1887
Volume 7 Number 3
  • E-ISSN: 1365-2117

Abstract

Abstract

We present results of three sand‐box experiments that model the association between tectonic accretion and sedimentation in a forearc basin. Experimental sedimentation occurs step by step in the forearc basin during shortening of the sand wedge.

In each experiment, the development of the accretionary wedge leads to the formation of a major backthrust zone. This major deformation zone accounts for the thickening in the rear part of the wedge. In natural settings this tectonic bulge dams sediments that are transported toward the trench from mountainous terrain behind the forearc.

We test the variation of friction along the déollement and note the following: (1) shortening of a low‐friction wedge involves a mechanical balance between forethrusts and backthrust propagation and this balance is recorded by the sedimentary sequence trapped in the forearc basin. Indeed, if most of the movement occurs along the backthrust, the deepening of the basin will be larger and consequently the thickness of the sedimentary sequence will be greater. (2) Such balance does not exist in the case of a high‐friction wedge. (3) Variation of friction along the décollement during shortening of the sand wedge leads to modification in the forearc basin filling. Thus, for similar increments of convergence, the sequence deposited in the forearc basin shows relatively larger thickness when the wedge is shortened above a high‐friction décollement.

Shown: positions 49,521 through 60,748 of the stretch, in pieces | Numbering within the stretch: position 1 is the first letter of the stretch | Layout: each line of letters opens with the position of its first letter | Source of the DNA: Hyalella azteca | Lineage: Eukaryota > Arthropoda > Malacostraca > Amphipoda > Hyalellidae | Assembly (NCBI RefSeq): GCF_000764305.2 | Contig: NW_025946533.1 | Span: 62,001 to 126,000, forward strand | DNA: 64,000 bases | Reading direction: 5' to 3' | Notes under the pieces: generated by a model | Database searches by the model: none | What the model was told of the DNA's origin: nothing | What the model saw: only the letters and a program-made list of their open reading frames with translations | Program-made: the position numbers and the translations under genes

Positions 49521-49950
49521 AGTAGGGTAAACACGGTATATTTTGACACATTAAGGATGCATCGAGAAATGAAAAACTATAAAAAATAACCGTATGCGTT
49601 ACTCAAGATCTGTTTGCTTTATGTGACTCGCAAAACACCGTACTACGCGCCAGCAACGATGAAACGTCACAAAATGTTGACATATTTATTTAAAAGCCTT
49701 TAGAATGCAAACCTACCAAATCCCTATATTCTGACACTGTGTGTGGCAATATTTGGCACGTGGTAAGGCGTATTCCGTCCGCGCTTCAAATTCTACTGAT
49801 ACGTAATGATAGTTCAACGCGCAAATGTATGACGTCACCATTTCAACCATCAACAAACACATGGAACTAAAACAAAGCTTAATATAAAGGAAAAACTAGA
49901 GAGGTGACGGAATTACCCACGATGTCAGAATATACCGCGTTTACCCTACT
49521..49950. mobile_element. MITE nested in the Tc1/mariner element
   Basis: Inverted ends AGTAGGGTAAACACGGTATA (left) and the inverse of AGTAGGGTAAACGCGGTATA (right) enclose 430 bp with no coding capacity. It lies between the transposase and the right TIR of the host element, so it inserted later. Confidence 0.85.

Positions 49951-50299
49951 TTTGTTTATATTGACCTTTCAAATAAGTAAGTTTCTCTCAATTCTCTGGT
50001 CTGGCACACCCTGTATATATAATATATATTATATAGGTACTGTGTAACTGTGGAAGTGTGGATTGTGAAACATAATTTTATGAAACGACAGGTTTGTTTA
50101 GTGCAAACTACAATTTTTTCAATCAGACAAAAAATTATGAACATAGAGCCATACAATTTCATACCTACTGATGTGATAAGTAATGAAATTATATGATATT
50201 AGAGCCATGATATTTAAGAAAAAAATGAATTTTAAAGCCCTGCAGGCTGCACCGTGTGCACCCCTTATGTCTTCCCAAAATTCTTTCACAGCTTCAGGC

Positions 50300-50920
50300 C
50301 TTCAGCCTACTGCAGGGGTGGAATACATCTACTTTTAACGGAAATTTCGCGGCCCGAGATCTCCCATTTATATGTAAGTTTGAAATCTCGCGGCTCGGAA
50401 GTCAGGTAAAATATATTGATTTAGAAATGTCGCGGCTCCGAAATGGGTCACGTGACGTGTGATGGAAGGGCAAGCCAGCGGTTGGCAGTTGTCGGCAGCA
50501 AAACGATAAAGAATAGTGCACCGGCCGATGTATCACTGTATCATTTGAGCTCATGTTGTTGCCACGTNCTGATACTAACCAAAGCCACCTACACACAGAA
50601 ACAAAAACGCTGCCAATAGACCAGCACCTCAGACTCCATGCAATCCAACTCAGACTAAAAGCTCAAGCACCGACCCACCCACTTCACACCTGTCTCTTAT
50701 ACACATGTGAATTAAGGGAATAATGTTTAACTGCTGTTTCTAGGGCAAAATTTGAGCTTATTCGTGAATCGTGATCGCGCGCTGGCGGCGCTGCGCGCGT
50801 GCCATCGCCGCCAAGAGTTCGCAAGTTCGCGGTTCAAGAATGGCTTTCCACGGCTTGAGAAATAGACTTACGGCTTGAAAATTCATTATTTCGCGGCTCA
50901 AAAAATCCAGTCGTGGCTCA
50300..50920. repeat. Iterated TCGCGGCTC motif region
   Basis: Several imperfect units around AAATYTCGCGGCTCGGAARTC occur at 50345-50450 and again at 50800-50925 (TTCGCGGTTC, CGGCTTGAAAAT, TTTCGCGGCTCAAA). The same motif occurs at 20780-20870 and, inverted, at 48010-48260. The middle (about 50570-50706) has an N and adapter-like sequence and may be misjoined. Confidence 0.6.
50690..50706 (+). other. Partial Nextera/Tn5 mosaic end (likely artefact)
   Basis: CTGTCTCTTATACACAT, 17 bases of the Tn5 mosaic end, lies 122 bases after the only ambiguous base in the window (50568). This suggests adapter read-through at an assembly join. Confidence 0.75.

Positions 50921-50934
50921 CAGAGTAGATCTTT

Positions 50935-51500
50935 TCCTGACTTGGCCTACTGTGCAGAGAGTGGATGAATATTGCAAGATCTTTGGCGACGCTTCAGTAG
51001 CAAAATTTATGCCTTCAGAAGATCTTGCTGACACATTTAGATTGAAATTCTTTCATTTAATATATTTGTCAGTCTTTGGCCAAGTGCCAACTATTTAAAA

We suggest that contraction and thickening in the rear part of the wedge is an efficient mechanism to, initiate and develop a forearc basin. Thus, this kind of basin occurs in convergent settings, without collapse related to local extension or tectonic erosion. They represent a sedimentary trap on a passive basement, bounded by a tectonic bulge.

The Quaternary Hikurangi forearc basin, southeast of the North Island of New Zealand, is bounded by two actively uplifting ridges. Thus, this basin is considered to be a possible example of the basins modelled in our experiments, and we suggest that the limit between the basin and the wedge could be a complex backthrust zone.

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2007-11-06
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